Wednesday, April 29, 2009

A Disease Model of Evil

In order to support the idea of innate evil we would have to accept the existence of evil babies. Now, horror movies aside, I have have yet to come across an evil baby and I don't know anyone else who has either. This being the case, evil must arise due to environmental factors. The damage occurs mainly in childhood. No sane person would hold the child responsible for this. But at some point, our tolerance for the victimized child gives way to moral condemnation, yet the line between these is never defined except in law, where it is unarguably arbitrary. Some would object that since all "evil" people are victims of other "evil" people, this cannot be used as an excuse since no one could ever be judged or punished. Of course this assumes that judging and punishing have moral legitimacy. I don't consider this a reasonable assumption. I am not saying we should do nothing about it. However, our focus should be on harm reduction, not punishment. This is where the disease model of evil becomes appropriate. Evil is an acquired dysfunction of awareness, and an acquired dysfunction is, by definition, disease. We also know that it spreads by contagion. Let's say two people are exposed to a virus and one gets sick while the other does not. We would consider it unhelpful and silly to condemn and punish the ill one, (actually, when bubonic plague was ravaging Europe, many did respond in this way and it made things much worse). We would instead treat the illness and, if necessary, impose a quarantine to prevent the spread of infection. We would study it's causes and take steps to reduce them. One of these causes is the idea that we are unworthy, that we must earn the right to exist. Our economic systems and most religions promote and rely for their existence on this poisonous fallacy. It is so pervasive that it is rarely questioned. It is the source of racism, elitism, slavery, eugenics, poverty, sexism, etc. In truth, all are infinitely worthy of existence. No person is more valuable than another. How can it be otherwise if we are ultimately One?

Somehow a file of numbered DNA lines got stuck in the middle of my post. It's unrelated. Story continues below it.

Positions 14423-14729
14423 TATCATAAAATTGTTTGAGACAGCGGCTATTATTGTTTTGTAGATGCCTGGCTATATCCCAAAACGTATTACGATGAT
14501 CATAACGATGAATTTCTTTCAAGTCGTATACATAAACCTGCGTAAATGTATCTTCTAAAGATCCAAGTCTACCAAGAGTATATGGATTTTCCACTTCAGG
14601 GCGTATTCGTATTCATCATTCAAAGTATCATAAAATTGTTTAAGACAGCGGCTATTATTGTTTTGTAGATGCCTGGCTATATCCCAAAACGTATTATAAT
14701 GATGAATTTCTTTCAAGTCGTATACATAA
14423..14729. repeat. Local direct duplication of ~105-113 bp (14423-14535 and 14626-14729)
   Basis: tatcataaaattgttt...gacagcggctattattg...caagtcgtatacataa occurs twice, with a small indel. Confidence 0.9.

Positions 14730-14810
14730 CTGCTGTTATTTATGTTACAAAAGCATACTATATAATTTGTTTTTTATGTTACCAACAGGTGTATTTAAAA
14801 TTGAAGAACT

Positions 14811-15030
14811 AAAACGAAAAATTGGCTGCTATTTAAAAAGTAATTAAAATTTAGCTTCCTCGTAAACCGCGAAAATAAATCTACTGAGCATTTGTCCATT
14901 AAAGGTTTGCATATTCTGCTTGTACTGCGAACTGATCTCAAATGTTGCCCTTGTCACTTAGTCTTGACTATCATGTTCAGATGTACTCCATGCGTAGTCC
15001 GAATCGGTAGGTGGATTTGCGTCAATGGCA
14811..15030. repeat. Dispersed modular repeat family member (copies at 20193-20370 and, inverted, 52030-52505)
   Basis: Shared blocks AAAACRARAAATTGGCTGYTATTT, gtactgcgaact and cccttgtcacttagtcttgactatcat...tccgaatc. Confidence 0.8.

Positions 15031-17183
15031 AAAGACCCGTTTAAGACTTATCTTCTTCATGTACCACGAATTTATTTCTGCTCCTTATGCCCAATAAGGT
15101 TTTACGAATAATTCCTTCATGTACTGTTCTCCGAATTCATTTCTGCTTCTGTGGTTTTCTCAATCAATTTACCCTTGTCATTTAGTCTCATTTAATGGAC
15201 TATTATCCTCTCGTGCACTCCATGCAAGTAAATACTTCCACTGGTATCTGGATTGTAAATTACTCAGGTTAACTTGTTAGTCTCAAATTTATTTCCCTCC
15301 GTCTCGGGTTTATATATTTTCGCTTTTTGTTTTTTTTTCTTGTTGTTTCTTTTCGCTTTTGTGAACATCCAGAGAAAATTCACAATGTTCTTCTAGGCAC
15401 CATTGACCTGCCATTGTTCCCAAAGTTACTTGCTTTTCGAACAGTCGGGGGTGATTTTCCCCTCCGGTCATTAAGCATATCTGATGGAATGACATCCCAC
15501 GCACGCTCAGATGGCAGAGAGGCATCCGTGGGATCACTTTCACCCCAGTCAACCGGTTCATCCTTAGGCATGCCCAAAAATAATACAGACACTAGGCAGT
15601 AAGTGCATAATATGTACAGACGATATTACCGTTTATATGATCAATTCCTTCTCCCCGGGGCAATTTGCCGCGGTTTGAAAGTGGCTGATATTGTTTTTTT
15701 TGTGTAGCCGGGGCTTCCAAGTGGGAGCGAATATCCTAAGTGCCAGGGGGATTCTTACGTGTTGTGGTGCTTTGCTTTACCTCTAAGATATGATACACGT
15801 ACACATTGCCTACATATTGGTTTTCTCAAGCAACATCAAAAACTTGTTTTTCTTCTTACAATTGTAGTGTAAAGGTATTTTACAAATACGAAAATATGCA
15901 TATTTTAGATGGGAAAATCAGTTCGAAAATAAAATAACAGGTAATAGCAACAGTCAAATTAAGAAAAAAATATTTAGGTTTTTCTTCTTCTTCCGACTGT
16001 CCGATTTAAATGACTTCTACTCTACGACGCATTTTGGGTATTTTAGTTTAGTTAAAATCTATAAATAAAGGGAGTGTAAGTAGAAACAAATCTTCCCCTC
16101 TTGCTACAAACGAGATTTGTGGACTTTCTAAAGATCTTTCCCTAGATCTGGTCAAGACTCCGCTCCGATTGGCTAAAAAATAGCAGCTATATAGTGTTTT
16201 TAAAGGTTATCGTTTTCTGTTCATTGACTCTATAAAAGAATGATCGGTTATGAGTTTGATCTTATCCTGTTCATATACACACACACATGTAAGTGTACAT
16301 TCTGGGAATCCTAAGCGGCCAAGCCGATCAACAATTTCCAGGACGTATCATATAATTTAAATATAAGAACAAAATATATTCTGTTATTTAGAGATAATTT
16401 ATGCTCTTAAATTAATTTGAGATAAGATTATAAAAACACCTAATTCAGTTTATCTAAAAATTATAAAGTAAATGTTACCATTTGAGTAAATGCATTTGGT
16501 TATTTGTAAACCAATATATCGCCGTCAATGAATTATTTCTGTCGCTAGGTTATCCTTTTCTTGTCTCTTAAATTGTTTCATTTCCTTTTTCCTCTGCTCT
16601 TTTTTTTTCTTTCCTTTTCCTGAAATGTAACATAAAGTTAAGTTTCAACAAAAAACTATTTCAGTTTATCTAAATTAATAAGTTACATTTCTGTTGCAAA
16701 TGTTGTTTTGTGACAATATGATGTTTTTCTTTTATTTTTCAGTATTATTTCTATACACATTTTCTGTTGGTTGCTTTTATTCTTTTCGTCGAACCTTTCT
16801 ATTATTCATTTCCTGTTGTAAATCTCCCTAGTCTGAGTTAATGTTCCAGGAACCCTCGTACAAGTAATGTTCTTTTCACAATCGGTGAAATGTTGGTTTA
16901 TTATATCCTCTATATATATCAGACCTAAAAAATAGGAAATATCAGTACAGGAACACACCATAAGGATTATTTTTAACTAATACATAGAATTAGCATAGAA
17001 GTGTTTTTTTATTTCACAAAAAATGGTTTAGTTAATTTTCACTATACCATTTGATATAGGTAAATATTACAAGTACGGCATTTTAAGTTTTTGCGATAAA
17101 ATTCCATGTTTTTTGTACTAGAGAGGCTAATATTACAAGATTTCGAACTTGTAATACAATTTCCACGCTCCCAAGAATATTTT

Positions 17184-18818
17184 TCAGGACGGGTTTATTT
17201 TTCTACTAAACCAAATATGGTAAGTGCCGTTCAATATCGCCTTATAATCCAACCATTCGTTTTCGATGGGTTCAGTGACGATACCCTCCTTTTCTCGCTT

5 comments:

  1. Evil does not exist, evil is one aspect of love expressed in a most beautiful way.

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  2. That is true, and neither does ebola, but that is another plane of reality.

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  3. And the plane we have to deal with is this one, right here.

    Nice blog. Love the Hunab'ku on the sidebar. I was just reading about that (the galactic center, that is, not the Mayan astromythology) yesterday. Maybe that's a sign but I digress.

    Treating evil as disease makes perfect sense. In fact I think that's how it was generally handled, up until population pressure made things like simple ostracism ineffective (take a bunch of peasant hamlets that try the ostracism tactic on their homegrown murderers and rapists. They just head on over to the next village, where language and customs are similar enough they can get along just fine, and so in order to control such men stronger measures - death, mainly - are called for.)

    I find I'm regressing to the digression. Do you actually follow the Mayan calendar?

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  4. Thanks for your comment Psychegram. You're right about ostracism being ineffective. This was tried in the case of bubonic plague and it only caused it to spread faster. The best thing in my opinion would be to isolate those infected with "evil" from potential victims while providing whatever healing is required. In some cases love and acceptance would be enough but there is also psychotherapy, energy clearing/healing, LSD/Ayahuasca therapy, etc. They are, after all, our other selves who carry the energy of the shadow on behalf of us all. I started following the Tzolkin in April 2008. I've been meaning to write about the process. Thank you for the reminder.

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  5. I'm looking forward to hearing about it! I followed Arguelles' 13 Moon calender for a couple of months last year myself but stopped because ... well I'm not sure why myself.

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